Sneak Peek Inside Asphalt Plant; Spot Pothole Damage on Your Car

Updated: 03/14/2014 10:14 PM
Created: 03/14/2014 8:37 PM
By: Brandi Powell

As long as we have a freeze-thaw cycle in Minnesota, potholes will be a problem. So how do you know if you have a real problem on your hand after bottoming out?

Reporter Brandi Powell found answers on how to spot pothole damage on your car, and got a sneak peek inside the place where all of the pothole filling begins.

"We've got our hands full," said Chris Anderson, City of St. Paul Public Works Supervisor III.

They're bringing out what they call the hot mix. "That helps us out a lot, as far as stuff that's going to stick in the holes," Anderson said.

A whopping 1,300 tons of asphalt are going through the plant each day: up a conveyor belt, into a dryer, down an escalator, dropped into a bin, and onto a truck; all before it gets put inside a pothole.

But if a pothole isn't yet filled, your car can sustain damage. Nick Stoffel, Manager at Lloyd's Automotive in St. Paul, showed us a damaged wheel.

"This is what's left of a wheel and tire after it hit a pothole," Stoffel said. He said repairs can cost between $200 and $500, or more.

"The tire bottomed out and the edge of the wheel took the brunt, there, you can see where it bent that wheel," explained Stoffel, as he showed us a badly damaged wheel, where your tire would go flat right away.

Other damage is tricky to notice. "When you get home you might notice where there's a smaller little impact here," Stoffel described, showing us a slight bend on the wheel. Those, he explained, it can cause slow tire leaks.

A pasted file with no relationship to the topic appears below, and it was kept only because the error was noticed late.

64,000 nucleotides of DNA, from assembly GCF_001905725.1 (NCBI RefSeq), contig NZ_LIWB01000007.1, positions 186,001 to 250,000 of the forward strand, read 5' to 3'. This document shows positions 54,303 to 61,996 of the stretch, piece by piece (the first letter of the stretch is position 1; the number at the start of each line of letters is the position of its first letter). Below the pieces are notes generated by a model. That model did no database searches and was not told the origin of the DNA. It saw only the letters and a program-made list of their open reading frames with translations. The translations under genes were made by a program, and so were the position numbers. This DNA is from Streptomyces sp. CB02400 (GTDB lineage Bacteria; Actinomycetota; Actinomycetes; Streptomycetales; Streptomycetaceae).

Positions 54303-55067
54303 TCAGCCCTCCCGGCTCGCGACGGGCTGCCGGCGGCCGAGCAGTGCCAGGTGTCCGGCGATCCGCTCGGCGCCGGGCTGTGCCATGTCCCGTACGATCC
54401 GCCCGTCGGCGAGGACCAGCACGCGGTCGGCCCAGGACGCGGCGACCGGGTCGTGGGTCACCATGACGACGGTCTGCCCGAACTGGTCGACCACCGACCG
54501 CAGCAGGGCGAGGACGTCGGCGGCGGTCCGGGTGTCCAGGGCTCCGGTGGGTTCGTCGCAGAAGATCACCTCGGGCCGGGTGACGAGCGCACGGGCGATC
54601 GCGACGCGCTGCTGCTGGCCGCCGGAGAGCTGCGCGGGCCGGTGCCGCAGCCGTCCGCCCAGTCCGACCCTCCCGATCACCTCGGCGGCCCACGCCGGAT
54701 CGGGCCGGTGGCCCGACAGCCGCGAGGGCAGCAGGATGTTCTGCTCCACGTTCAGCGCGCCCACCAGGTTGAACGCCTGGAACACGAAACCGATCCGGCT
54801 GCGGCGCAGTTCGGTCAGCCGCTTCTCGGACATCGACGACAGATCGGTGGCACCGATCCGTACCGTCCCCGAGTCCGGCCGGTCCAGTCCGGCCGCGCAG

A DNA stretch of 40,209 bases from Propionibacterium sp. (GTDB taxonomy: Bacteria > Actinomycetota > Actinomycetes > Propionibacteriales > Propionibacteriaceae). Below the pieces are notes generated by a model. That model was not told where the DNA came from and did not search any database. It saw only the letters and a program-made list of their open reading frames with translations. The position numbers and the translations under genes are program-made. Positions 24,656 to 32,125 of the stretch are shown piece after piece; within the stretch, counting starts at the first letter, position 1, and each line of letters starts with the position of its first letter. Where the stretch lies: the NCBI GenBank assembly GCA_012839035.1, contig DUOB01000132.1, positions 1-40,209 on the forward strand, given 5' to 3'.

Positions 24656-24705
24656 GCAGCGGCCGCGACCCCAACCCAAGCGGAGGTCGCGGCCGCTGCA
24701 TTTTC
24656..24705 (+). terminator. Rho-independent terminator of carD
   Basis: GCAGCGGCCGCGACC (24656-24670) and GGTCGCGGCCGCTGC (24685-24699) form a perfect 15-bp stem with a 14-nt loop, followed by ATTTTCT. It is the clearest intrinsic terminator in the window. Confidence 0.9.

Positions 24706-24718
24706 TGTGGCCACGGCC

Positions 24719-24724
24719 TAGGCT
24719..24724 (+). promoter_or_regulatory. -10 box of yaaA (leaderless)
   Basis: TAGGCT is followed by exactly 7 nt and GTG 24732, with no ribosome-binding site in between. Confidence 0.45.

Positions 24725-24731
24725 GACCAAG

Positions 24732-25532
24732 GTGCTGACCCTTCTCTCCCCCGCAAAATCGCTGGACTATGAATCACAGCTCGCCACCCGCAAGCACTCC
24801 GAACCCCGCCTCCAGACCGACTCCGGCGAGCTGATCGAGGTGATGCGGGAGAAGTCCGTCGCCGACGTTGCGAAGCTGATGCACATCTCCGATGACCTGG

But many pothole-woes can only be felt. "Usually if there's a shake or a vibration, and if it's pulling or if something feels loose, then I would think it's something more along the lines of the suspension or steering," Stoffel said.

You may have thought, there must be someone to blame for hitting those annoying potholes. As it turns out, insurance agents say it's your fault. "Generally you're not going to want to make a claim. If you make a claim it's going to go on your record as an 'at-fault' claim and you're going to have to pay your deductible," said Mark Sczepaniak, President of Insurance Depot in Blaine.

Until the potholes are filled, experts say “slow down” if you can in order to prevent damage.

If your suspension, for example, is damaged, and you decide you need to file an insurance claim, Sczepaniak said your at-fault claim can stay on your record for up to five years.

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